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1. Paths of Glory (1957)
Stanley Kubrick famously moved between directing in different genres, but war was something he returned to on multiple occasions. His 1957 offering heads to the trenches of Wwi as mutiny takes hold. The futility of war is clear for all to see here, and the film ends with a moving rendition of German folk song 'The Faithful Hussar' by Kubrick's future wife Christiane.
2. The Deer Hunter (1978)
Few movies get under the skin of men at war quite »
The First World War was one of the greatest, most terrible conflicts and losses of life in the history of humanity, but curiously, it's been relatively under-represented on screen, aside from a smattering of pictures like Oscar-winner "All Quiet On The Western Front," Stanley Kubrick's "Paths Of Glory," Peter Weir's "Gallipoli," and most recently, Steven Spielberg's "War Horse." Perhaps it's because it was less of a just war than its bigger sequel, perhaps it's that it was a particularly gruesome slog of mud and sacrifice, perhaps it was because America only entered the war three years in, but there's no doubt that the conflict has been seen in the movies much less than WWII, or even Vietnam. This year, however, marks one hundred years since the beginning of the war, and so it was inevitable that related movies would start to appear. The first out of the gates is "Testament Of Youth, »
- Oliver Lyttelton
October has arrived, which means a whole slew of new titles are ready to queue up on Netflix Instant. This month’s highlights in the U.S. include Andrew Dominik’s Killing Them Softly starring Brad Pitt, Stanley Kubrick’s Paths of Glory, Werner Herzog’s Rescue Dawn, Galaxy Quest, Team America: World Police and the first season of the […] »
Given the news that Gilmore Girls is coming to Netflix in October, you might be tempted to spend the entire month binging on that. We wouldn’t blame you, but there are some other exciting editions coming to the site this month if you want to take a break from Stars Hollow.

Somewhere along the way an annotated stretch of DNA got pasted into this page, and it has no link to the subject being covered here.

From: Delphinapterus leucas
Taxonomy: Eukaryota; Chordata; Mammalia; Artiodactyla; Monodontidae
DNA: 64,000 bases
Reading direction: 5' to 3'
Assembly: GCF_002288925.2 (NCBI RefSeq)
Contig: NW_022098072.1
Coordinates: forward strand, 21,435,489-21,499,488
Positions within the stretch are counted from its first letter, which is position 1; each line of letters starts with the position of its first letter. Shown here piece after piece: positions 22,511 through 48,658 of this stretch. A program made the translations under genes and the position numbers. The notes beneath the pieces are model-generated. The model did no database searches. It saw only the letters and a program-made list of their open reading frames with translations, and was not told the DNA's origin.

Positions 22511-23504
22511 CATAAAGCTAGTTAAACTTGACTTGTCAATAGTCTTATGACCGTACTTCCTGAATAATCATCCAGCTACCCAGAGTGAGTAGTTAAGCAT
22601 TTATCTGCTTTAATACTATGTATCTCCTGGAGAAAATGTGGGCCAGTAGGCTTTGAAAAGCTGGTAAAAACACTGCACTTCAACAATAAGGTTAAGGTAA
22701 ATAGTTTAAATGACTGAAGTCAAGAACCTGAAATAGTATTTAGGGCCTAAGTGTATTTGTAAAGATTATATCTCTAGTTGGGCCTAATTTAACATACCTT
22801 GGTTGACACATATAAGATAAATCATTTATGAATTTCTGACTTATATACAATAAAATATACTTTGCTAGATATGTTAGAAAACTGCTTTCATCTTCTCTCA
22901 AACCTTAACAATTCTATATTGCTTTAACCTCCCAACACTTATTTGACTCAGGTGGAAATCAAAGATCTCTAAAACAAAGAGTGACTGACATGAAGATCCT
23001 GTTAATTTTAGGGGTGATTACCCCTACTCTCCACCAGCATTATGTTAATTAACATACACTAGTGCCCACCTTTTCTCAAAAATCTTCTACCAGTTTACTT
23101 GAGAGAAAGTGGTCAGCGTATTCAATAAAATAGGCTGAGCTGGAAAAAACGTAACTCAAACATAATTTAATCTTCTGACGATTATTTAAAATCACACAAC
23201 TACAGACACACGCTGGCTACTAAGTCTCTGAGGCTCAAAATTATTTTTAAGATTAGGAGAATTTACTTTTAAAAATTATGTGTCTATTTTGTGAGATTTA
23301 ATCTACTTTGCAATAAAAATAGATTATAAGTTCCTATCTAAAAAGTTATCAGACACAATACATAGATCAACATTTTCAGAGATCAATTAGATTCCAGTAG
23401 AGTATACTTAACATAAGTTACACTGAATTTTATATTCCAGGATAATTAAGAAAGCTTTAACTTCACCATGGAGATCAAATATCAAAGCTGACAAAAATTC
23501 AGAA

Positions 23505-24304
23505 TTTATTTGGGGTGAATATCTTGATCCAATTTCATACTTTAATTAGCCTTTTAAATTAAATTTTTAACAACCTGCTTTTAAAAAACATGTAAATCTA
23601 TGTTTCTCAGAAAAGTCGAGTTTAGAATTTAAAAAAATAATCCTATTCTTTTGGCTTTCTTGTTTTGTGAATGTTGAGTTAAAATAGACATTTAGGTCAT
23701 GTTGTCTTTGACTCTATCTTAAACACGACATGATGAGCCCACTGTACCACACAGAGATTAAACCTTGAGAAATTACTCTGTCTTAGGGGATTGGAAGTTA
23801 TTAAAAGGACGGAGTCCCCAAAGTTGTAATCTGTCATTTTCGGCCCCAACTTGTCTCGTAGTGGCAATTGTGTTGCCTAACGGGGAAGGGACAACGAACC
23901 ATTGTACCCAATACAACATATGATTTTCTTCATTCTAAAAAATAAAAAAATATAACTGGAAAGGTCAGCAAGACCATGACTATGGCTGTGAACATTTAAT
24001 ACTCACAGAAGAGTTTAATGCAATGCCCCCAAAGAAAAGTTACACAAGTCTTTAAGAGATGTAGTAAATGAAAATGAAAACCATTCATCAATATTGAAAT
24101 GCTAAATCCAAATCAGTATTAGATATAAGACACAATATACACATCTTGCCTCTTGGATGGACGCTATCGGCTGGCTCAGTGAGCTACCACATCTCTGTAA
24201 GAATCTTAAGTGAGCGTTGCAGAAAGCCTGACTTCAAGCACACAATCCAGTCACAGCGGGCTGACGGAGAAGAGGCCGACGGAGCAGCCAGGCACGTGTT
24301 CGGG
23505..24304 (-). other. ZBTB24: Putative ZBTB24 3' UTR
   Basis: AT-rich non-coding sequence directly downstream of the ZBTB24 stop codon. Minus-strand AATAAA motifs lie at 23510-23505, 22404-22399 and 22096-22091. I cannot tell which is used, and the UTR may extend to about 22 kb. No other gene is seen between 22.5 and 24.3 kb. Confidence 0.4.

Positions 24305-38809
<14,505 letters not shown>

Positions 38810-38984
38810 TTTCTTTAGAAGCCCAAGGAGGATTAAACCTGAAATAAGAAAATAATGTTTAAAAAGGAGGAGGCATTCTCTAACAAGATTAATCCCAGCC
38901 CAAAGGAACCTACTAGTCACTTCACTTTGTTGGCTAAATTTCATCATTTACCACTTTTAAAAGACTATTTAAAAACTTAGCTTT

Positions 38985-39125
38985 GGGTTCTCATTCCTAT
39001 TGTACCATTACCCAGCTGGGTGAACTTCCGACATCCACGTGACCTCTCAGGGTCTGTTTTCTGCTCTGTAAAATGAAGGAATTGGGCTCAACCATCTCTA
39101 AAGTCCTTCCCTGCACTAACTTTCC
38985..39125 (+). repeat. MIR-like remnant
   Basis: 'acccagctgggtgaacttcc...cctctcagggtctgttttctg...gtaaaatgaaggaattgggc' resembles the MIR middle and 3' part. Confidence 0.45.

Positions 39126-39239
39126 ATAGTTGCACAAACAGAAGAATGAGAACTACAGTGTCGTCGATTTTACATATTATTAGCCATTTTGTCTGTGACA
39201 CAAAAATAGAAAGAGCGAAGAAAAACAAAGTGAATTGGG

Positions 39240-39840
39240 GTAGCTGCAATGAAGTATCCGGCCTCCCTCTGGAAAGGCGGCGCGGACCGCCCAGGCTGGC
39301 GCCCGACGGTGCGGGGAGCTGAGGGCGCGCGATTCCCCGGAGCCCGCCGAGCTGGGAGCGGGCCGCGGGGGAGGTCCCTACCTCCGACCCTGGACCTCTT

The Hunger Games: Catching Fire will be available on Oct. 22, giving you about a month to prepare for Mockingjay—Part 1. Netflix also has you covered when it comes to prepping for another fall release, the Annie remake, considering the 1982 Annie will be available Oct. 1. (So will 1995’s Annie: A Royal Adventure. »
- Esther Zuckerman
Looking for what's new on Netflix streaming for October 2014? You've come to the right place.
We've rounded up the best TV shows and movies arriving soon. So take some time to peruse this list, and maybe block off a weekend or two so you can binge-watch Season 5 of "The Vampire Diaries" or something.
Here's a much larger rundown of what subscribers can expect in September, courtesy of Netflix. All title dates are subject to change.
Available October 1
Based on the Depression-era comic strip "Little Orphan Annie," this adaptation of the smash Broadway musical follows America's favorite urchin (Aileen Quinn) as she captures Daddy Warbucks' (Albert Finney) heart with her unquenchable optimism. In the meantime, Annie must try to dodge the treacherous head of the orphanage (Carol Burnett). Directed by John Huston, Annie features the hit song "Tomorrow."
"Annie: A Royal Adventure" (1995)
Annie, the charming orphan with a head full of red curls, »
- Tim Hayne
Marc Müller put together this amazing tribute to the late, great Stanley Kubrick. The Montage features clips from The Killing, Paths of Glory, Lolita, Dr. Strangelove, 2001: A Space Odyssey, A Clockwork Orange, Barry Lyndon, The Shining, Full Metal Jacket and Eyes Wide Shut. I’m not sure why he left out the other Kubrick films, but that doesn’t change the fact that this compilation is fantastic. Watch below.
Featured music (in order of appearance):
Georg Friedrich Händel – Sarabande
Ludwig Van Beethoven – Symphony #9
Gioachino Rossini – The Thieving Magpie
György Ligeti – Musica Ricercata II
Kubrick’s Poetry from Marc Müller on Vimeo.
The post Video of the Day: Kubrick’s Poetry appeared first on Sound On Sight. »
Throughout the summer, an admin on the r/movies subreddit has been leading Reddit users in a poll of the best movies from every year for the last 100 years called 100 Years of Yearly Cinema. The poll concluded three days ago, and the list of every movie from 1914 to 2013 has been published today.
Users were asked to nominate films from a given year and up-vote their favorite nominees. The full list includes the outright winner along with the first two runners-up from each year. The list is mostly a predictable assortment of IMDb favorites and certified classics, but a few surprise gems have also risen to the top of the crust, including the early experimental documentary Man With a Movie Camera in 1929, Abel Gance’s J’Accuse! in 1919, the Fred Astaire film Top Hat over Alfred Hitchcock’s The 39 Steps in 1935, and Stanley Kubrick’s The Killing over John Ford’s »
- Brian Welk
By Lee Pfeiffer